The rise of automated vehicles has provoked a range of ethical and moral discussions, largely revolving around constructs such as the trolley dilemma, which nicely encapsulates the kind of moral decision making an autonomous vehicle might be forced to make. Historically it’s been considered something that’s beyond most autonomous systems.
A recent study from The Institute of Cognitive Science at the University of Osnabrück suggests that the kind of moral thinking humans undertake can in fact be accurately modeled for autonomous systems to use.
The system uses immersive virtual reality to study human behavior in a wide range of simulated road traffic scenarios. For instance, participants were asked to drive in a typical suburban setting in foggy weather. They would experience a number of unexpected dilemmas with objects, animals and humans that would force them to decide which was to be spared.
The results were then placed into a statistical model that helped the team to develop a number of rules that were capable of explaining the observed behavior. The work suggests that our moral decision making can not only be explained well, but also modeled in a way that machines can understand.
“Human behavior in dilemma situations can be modeled by a rather simple value-of-life-based model that is attributed by the participant to every human, animal, or inanimate object,” the authors say.
As the study suggests that our moral decision making can be codified, the authors advocate urgent discussions around just what those moral judgements should be, and indeed whether we want machines to be making them.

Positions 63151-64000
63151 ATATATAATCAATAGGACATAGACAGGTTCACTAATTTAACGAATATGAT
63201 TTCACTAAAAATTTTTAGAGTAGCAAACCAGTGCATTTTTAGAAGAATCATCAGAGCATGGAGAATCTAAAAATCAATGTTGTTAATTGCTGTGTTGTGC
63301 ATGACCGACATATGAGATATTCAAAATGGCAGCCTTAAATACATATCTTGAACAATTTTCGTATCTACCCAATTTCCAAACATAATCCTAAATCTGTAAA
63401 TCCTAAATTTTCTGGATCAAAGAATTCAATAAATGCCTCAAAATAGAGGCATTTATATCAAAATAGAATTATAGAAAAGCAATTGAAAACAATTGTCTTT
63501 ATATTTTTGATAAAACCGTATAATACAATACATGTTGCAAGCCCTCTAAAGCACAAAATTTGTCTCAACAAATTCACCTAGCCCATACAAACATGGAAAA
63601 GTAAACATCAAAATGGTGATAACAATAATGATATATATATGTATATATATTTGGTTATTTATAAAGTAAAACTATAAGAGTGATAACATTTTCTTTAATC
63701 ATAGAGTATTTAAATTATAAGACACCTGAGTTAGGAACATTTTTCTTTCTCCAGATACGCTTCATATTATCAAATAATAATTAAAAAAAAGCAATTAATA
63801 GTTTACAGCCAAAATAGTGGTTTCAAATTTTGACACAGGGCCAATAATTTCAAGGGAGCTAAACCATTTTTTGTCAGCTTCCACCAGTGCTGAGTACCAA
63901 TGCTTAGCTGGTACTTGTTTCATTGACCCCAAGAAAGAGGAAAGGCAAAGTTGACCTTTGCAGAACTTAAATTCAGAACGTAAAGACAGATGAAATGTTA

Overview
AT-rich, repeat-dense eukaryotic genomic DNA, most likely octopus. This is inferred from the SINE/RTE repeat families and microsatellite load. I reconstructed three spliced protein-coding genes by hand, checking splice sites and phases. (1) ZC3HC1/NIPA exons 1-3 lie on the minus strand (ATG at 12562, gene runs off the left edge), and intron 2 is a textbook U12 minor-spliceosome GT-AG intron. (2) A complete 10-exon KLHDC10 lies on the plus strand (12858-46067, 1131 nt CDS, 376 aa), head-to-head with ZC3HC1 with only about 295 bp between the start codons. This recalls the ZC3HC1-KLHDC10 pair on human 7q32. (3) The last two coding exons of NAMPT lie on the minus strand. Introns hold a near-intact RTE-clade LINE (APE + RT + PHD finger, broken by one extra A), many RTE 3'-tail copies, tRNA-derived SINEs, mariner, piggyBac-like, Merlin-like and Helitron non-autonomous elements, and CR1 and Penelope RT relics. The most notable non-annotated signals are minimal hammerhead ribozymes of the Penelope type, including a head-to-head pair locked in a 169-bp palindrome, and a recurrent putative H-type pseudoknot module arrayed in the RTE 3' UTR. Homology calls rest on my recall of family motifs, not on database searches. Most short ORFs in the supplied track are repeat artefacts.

“We need to ask whether autonomous systems should adopt moral judgements, if yes, should they imitate moral behavior by imitating human decisions, should they behave along ethical theories and if so, which ones and critically, if things go wrong who or what is at fault?,” the authors say.
It creates a kind of double dilemma, as first we have to determine whether moral values are appropriate for inclusion in the guidelines we codify into machines, and then whether we want machines to behave like humans at all, or rather aspire towards something better.
What is clear is that the debate around autonomous vehicles is just the start, as with autonomous systems emerging in a growing number of fields, such ethical and moral dilemmas will become more common place. Now is the time to start ensuring that such systems have the right rules in place so that the decisions they make are the right ones.